Is that Jesus dancing?
There is far too little tribal dancing in the church. That is my critique for the day, so if your train stop is coming up, you can stop reading, you’re good.
It think we may have finally “got it” the other night on Mardi Gras and "did the word": “Let them praise his name with dancing and make music to him with timbrel and harp” (Psalm 149). We did not have specialists interpreting with dance or waving flags and such (which is fine too); we just got out there and shook it as the common good we are.
We even had a flash mob moment in honor of Ben/Gwyn and Nate/Jen (it even made Gwyneth get teary over Uptown Funk).
Of course we did that! It’s in the Bible!: “Then young women will dance and be glad, young men and old as well. I will turn their mourning into gladness; I will give them comfort and joy instead of sorrow” (Jeremiah 31:13).
Jesus has saved us and made us his people. We’re happy. That’s a good enough reason to dance. So if you are getting off the train now, feel free to stop reading. You probably have what you need.
We have good reasons to dance
But I do want to point out that there are some more very good reasons to dance. I’m glad we exercised a few. Yes, people showed up for our party!—and they even danced with nothing lubricating their system but fastnachts and root beer!
Dancing makes trust.
For most of us, it is hard to get out on the dance floor. Ra begged Gwen and me to get out there and get the party rolling, since nobody will dance at a dance for the first half hour. She reminded me of junior high when I was in dance class and the teacher would taunt us boys to walk across the multipurpose room floor and ask a girl to waltz. Terror.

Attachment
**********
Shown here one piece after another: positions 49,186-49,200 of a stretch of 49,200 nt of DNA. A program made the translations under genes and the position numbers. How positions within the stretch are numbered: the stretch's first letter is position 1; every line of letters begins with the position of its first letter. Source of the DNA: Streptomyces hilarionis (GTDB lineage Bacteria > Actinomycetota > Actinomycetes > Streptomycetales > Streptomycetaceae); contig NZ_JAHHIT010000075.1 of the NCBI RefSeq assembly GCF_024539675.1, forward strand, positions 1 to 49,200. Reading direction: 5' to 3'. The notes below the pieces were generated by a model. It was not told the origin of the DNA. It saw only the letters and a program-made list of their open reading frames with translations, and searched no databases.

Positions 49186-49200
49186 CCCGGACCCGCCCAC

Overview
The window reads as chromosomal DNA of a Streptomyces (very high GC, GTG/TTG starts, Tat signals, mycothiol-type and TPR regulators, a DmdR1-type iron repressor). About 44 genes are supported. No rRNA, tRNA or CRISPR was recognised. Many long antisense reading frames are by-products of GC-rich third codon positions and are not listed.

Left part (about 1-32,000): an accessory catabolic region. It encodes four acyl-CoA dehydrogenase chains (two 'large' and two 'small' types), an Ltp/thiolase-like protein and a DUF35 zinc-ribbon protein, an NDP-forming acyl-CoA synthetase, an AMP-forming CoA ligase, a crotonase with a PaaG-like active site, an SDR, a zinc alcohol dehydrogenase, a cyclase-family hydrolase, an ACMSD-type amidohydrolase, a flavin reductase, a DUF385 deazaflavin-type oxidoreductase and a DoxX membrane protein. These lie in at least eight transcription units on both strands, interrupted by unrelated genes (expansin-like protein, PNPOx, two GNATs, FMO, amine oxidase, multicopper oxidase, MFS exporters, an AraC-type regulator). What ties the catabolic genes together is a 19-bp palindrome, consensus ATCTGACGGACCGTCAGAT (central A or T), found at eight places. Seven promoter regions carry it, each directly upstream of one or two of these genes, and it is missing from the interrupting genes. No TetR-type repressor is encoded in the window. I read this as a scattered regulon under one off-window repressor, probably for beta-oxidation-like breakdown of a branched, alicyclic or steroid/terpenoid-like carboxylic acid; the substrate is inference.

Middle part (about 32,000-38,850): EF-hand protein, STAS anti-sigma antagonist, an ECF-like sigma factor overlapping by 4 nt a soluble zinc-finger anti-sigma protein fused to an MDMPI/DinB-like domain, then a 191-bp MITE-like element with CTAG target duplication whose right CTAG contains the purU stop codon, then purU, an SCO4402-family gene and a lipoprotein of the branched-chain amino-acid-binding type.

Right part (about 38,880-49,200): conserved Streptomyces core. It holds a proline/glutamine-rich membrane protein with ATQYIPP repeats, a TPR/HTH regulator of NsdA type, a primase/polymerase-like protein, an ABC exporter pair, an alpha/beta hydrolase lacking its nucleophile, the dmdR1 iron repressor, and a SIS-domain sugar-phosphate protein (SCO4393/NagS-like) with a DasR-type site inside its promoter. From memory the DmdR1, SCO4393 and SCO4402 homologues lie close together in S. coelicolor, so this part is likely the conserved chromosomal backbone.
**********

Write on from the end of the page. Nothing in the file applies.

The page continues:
Being pushed out on the floor was threatening. It reminded me that people love looking at dancers and talking about how they dance. A couple of my dear friends were, indeed, rating the best COH dancers the other night. That’s scary. Some men, in particular, refused to dance all night and stood off to the side like the kids in the Lord’s quote: “They are like children sitting in the marketplace and calling out to each other: “‘We played the pipe for you, and you did not dance’” (Luke 7:32).
But when you get out on the floor and realize we are all in this together, heedless of the fear, forgetting the judgment, and despising our shame, it loosens the place in us that trusts God and works trust into our very bodies! And getting out there does wonders for trusting others, too. Dancing with someone is pretty intimate, pretty vulnerable—its trusting someone because you think they love you enough to do so. We need that. Dancing is a trust system and we want to live in one.
Dancing commits us to joy
Very few people can dance with the tribe without a smile on their face. I suppose that’s why the Baptists I worked for were against it. Actually these Baptists were privately pretty fun and happy, but publicly they were straight-laced and sober because they thought that was being holy and they didn’t want anyone to know they were secretly a lot less perfect than they appeared. For quite a few years my dancing instincts were squashed by the Bible lovers who ignored all the dancing in the Bible.